This applies in particular to the exploitation of property, information or opportunity and irrespective of whether or not the company could take advantage of it. The duty will continue to apply after a person ceases to be a director in relation to the exploitation of any property, information or opportunity of which they became aware when they were a director.

There are a couple of situations in which section 175 will not be infringed:

  • if the situation cannot reasonably be regarded as likely to give rise to a conflict of interest; and
  • if the situation has been pre‑authorised (see below).

The section 175 duty relates to a situational conflict, not a transactional conflict, which is a conflict arising in relation to an existing or proposed transaction or arrangement with the company. Duties to declare interests in transactional conflicts are separate and must also always be complied with.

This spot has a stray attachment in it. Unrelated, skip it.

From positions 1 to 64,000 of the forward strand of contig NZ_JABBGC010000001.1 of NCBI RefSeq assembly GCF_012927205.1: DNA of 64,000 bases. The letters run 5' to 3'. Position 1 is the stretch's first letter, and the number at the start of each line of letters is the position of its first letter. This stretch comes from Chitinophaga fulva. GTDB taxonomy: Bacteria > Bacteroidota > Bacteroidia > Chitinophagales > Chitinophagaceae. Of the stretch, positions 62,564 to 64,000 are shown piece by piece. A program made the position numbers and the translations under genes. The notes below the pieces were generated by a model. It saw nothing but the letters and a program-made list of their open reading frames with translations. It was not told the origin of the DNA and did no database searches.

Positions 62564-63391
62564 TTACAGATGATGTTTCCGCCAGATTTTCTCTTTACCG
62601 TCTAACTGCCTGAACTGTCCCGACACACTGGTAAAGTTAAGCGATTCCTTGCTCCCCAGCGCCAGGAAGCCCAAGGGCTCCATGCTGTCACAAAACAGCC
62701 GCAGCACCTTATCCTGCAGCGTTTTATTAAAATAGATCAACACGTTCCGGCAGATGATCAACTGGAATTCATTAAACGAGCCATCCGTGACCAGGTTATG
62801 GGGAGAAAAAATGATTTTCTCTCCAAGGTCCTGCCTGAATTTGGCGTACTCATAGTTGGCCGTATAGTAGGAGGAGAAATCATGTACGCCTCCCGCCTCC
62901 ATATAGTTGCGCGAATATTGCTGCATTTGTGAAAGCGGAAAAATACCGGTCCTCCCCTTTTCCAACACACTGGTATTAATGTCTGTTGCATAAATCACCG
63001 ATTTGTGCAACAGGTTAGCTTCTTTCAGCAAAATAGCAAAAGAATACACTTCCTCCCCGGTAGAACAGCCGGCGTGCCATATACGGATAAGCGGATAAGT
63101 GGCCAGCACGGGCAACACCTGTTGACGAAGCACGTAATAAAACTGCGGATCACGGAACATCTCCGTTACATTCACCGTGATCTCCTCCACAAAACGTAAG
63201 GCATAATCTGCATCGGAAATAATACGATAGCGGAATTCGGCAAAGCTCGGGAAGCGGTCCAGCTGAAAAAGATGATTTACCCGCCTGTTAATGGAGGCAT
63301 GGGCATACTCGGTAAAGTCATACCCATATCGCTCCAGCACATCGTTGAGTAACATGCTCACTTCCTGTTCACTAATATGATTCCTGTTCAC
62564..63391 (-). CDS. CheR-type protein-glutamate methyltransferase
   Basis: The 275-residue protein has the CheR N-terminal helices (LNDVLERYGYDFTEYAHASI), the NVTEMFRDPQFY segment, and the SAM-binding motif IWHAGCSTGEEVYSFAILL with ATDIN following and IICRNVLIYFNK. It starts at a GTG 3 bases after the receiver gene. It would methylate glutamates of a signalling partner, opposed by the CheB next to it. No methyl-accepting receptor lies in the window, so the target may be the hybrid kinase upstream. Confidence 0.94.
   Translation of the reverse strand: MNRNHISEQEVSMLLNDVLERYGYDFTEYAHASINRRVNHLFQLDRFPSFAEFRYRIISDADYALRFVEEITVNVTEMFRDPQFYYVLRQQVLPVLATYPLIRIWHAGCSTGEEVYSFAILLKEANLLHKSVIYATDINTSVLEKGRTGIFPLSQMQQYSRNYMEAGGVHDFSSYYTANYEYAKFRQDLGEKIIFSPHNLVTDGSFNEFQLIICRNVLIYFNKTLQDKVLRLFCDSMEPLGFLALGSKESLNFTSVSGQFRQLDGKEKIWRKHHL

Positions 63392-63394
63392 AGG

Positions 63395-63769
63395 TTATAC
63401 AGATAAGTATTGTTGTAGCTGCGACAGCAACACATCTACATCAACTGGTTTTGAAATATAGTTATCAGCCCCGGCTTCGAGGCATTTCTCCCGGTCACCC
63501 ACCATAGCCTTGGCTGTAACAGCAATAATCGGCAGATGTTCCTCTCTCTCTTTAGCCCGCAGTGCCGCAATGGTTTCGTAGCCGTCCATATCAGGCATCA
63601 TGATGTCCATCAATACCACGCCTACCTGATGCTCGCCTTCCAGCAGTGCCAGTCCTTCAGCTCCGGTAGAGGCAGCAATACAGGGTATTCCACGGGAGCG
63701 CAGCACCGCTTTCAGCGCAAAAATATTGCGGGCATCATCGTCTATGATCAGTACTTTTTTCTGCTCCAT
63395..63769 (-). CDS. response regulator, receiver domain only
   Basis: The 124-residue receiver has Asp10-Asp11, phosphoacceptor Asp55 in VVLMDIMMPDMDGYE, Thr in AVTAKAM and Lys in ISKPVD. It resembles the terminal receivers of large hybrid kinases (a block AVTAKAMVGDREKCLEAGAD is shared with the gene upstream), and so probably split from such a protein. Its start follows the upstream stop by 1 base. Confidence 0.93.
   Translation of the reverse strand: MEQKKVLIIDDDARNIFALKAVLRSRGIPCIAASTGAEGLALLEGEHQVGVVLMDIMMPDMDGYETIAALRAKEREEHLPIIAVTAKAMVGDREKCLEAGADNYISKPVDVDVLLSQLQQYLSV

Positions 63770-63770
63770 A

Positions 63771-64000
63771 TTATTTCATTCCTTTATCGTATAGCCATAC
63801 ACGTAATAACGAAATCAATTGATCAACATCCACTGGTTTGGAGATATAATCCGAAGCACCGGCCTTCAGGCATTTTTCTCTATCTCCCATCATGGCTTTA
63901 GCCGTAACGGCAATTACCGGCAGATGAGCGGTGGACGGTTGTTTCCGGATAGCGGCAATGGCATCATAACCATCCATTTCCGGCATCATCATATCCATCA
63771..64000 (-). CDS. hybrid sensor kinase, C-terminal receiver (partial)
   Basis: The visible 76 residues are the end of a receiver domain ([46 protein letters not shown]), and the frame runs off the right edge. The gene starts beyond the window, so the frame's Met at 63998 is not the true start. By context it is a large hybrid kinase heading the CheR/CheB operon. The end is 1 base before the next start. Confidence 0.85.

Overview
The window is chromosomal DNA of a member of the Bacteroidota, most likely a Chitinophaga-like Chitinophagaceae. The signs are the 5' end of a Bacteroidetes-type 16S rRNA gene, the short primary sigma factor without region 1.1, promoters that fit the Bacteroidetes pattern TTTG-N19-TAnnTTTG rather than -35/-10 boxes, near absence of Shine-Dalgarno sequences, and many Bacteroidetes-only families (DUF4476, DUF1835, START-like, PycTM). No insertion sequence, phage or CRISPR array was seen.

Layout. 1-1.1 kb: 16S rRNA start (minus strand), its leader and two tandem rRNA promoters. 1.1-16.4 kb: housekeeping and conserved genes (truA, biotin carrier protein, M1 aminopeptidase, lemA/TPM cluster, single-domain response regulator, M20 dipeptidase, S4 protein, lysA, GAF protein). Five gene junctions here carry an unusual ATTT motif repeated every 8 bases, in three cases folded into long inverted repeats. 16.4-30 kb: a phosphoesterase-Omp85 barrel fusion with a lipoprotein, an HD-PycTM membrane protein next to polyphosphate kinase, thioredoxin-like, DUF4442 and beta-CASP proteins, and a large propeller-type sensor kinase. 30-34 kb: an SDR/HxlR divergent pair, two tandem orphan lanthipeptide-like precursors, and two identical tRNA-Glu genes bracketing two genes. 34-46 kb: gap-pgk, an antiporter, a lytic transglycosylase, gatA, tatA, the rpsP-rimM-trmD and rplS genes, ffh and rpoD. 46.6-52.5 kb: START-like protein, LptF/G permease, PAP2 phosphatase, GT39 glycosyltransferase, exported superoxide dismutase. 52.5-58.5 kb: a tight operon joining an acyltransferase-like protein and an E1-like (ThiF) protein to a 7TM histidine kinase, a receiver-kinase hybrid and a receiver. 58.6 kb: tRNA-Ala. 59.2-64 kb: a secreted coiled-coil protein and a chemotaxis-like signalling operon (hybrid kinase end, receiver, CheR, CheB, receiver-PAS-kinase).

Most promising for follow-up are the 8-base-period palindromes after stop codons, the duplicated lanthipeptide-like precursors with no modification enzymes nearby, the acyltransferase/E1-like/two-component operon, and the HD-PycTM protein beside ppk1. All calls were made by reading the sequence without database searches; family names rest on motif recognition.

Identifying and acting on a conflict

I am a director of ABCXYZ Ltd and I think there might be a conflict of interest. How do I know for sure?

It is your personal responsibility to identify any actual or potential conflict situations. However, there are no hard and fast rules when it comes to identifying these. A useful test is to regard an “interest” as a broad term that includes anything that could potentially divert a director’s mind from giving sole consideration to promoting the success of the company. It would be helpful to ask yourself a series of questions, which might include:

  • Is your role/connection with another party likely to prevent you, when acting as a director of ABCXYZ, from giving sole consideration to the interests of ABCXYZ?